The power switch on Mary’s “embroidery” Kenmore Model 158 sewing machine became exceedingly stiff, to the extent she said it was painful to push. Buying a shiny new switch seemed iffy, because a cursory search through the usual reputable electronic suppliers suggested there’s no way to specify how stiff the button might be, nor how that might feel in actual practice.
The switch harvested from the pulse-drive machine felt somewhat less stiff, so I decided to (try to) loosen it up and, if that worked, swap it for the stubborn one.
A pair of rivets hold the two halves of the switch together, obviously intended as a permanent solution. A carbide burr in the Dremel tool dealt with them easily enough:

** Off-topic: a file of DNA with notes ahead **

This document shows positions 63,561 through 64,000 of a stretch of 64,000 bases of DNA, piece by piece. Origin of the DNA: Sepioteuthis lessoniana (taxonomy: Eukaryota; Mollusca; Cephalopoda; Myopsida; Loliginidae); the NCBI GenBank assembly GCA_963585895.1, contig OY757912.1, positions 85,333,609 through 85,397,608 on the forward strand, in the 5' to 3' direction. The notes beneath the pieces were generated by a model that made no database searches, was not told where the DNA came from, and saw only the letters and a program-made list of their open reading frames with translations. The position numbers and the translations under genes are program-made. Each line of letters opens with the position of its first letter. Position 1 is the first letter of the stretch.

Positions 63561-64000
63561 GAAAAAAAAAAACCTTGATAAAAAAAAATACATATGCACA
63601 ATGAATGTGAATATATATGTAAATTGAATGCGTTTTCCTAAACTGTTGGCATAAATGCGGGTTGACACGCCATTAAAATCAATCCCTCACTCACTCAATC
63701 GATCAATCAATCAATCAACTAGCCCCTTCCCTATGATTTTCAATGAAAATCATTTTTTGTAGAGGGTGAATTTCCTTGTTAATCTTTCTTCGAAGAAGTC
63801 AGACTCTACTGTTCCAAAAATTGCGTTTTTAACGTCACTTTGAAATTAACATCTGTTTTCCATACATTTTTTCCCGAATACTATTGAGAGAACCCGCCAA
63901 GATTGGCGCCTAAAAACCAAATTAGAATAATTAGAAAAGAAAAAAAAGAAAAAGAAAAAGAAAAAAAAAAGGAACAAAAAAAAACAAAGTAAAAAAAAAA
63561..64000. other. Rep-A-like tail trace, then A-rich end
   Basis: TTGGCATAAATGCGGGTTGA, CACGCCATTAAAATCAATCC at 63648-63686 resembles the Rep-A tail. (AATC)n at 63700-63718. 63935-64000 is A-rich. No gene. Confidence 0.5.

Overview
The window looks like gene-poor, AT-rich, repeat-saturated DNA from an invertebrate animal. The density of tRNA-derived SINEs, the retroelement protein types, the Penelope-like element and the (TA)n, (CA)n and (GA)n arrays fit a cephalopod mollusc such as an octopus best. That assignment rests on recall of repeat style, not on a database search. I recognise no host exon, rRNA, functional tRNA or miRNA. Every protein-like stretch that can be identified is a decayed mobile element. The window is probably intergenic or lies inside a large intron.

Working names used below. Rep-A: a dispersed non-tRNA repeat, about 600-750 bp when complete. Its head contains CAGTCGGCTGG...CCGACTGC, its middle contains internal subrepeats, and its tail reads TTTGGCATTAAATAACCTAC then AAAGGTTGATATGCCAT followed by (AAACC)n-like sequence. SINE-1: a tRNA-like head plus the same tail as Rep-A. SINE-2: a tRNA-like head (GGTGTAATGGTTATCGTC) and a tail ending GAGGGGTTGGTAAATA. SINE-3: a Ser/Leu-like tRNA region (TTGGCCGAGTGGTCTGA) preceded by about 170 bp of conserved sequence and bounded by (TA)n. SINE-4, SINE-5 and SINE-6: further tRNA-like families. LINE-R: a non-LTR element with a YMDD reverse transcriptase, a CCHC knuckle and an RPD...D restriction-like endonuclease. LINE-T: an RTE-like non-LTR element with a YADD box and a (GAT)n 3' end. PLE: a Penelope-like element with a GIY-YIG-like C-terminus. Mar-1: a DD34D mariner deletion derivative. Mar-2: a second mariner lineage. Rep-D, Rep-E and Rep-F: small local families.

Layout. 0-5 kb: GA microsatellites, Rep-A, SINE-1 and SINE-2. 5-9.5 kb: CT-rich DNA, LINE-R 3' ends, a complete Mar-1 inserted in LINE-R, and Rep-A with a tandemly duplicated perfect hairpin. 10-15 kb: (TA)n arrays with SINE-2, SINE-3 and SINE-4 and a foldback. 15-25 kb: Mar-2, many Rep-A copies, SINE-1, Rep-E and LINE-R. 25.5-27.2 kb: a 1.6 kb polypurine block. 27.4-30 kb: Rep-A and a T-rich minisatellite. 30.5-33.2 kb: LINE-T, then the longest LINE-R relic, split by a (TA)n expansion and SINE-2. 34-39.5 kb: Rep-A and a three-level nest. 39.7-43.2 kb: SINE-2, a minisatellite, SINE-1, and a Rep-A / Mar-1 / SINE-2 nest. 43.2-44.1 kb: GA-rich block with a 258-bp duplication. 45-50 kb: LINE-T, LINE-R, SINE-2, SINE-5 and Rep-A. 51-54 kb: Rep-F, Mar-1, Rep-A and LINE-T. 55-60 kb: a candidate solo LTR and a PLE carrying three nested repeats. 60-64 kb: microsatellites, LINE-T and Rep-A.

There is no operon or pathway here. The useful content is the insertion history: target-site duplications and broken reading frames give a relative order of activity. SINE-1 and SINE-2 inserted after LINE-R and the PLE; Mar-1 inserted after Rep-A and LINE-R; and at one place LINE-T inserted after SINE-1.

Inside, the actuator drives a rotating brass contact:
Two stationary brass contacts are spot-welded to the wires:
The actuator under the button consists of a helix-twisted steel rod, a rather stiff spring, and a four-vaned phenolic blade that engages those two little flaps on the rotor. The rivet holes exactly fit plain old 1-72 screws:
Not seeing anything obviously fix-able inside, I wiped the excess oil off and reassembled it in reverse order:
Astonishingly, that bit of attention loosened it up: the button now presses easily!
I swapped it with the too-stiff switch and declared victory…